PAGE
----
New research suggests weather anomalies are to blame for intense periods of accelerating Arctic sea ice loss.
(From UPI/ By Brooks Hays) — While research has confirmed links between global warming, rising Arctic temperatures and ongoing sea ice loss, variability remains. A pair of new studies conducted by Swiss scientists suggests unusual weather patterns account for the variability.
Most recently, researchers were able to show a strong link between high pressure systems and accelerated ice melting during the summers of 2007 and 2012.
While summer sea ice minimums in the Arctic have been on the general decline for several decades, 2007 and 2012 featured extreme melting. Scientists have struggled to account for the outliers
When scientists compared regional weather patterns with periods of accelerated melting during the two summers, they found low pressure systems over the North Atlantic and North Pacific triggered the injection of air masses into the Arctic atmosphere. The injections raised the height of the tropopause, the boundary layer separating the troposphere and stratosphere. The influx of air caused high pressure systems to develop below, causing several days of cloudless skies.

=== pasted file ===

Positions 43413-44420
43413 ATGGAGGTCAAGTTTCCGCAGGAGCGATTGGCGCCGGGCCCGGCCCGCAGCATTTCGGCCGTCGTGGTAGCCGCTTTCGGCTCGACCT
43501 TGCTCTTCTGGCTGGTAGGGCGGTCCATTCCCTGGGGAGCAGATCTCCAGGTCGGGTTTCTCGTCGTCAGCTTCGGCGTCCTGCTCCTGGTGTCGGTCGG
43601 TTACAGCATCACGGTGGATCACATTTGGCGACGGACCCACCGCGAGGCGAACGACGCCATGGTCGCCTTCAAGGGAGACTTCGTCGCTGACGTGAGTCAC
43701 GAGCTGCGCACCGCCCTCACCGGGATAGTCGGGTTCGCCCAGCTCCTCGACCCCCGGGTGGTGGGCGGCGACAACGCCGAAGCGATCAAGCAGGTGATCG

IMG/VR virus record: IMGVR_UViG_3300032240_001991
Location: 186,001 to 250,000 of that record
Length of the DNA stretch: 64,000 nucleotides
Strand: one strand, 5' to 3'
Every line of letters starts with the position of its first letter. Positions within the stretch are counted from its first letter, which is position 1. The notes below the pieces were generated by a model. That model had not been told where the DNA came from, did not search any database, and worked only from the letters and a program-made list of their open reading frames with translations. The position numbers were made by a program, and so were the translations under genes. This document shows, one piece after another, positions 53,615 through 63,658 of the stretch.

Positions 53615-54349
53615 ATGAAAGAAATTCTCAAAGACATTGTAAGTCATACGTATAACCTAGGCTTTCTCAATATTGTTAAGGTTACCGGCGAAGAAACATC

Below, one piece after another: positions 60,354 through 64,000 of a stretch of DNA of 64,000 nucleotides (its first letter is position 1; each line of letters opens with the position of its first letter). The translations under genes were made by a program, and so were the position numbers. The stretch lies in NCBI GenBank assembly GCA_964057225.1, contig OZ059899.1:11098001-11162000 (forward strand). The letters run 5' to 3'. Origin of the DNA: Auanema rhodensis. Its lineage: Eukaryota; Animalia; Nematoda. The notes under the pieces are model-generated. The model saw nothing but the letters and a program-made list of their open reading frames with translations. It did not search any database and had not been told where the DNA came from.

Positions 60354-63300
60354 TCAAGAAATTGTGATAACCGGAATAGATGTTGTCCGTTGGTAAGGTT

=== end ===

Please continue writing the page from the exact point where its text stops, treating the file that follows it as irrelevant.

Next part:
The unusual weather allowed solar radiation to melt the sea ice nonstop for nearly two weeks. During the studied periods of high pressure, sea ice receded and thinned at accelerated rates.
“The level of solar radiation is the main factor in the melting of the ice in summer,” Heini Wernli, an atmospheric scientist at ETH Zurich, said in a news release.
Wernli and his colleagues published their findings this week in the journal Nature Geoscience.
Wernli also led an investigation of melting during a recent Arctic winter. In winter, Arctic sea ice grows. Its size is a product of the previous summer’s melting rates and growth rates during the winter.
But in the winter of 2015 and 2016…
Read the full article here: https://www.upi.com/Science_News/2018/01/16/Unusual-weather-accelerates-Arctic-sea-ice-loss/7701516109336/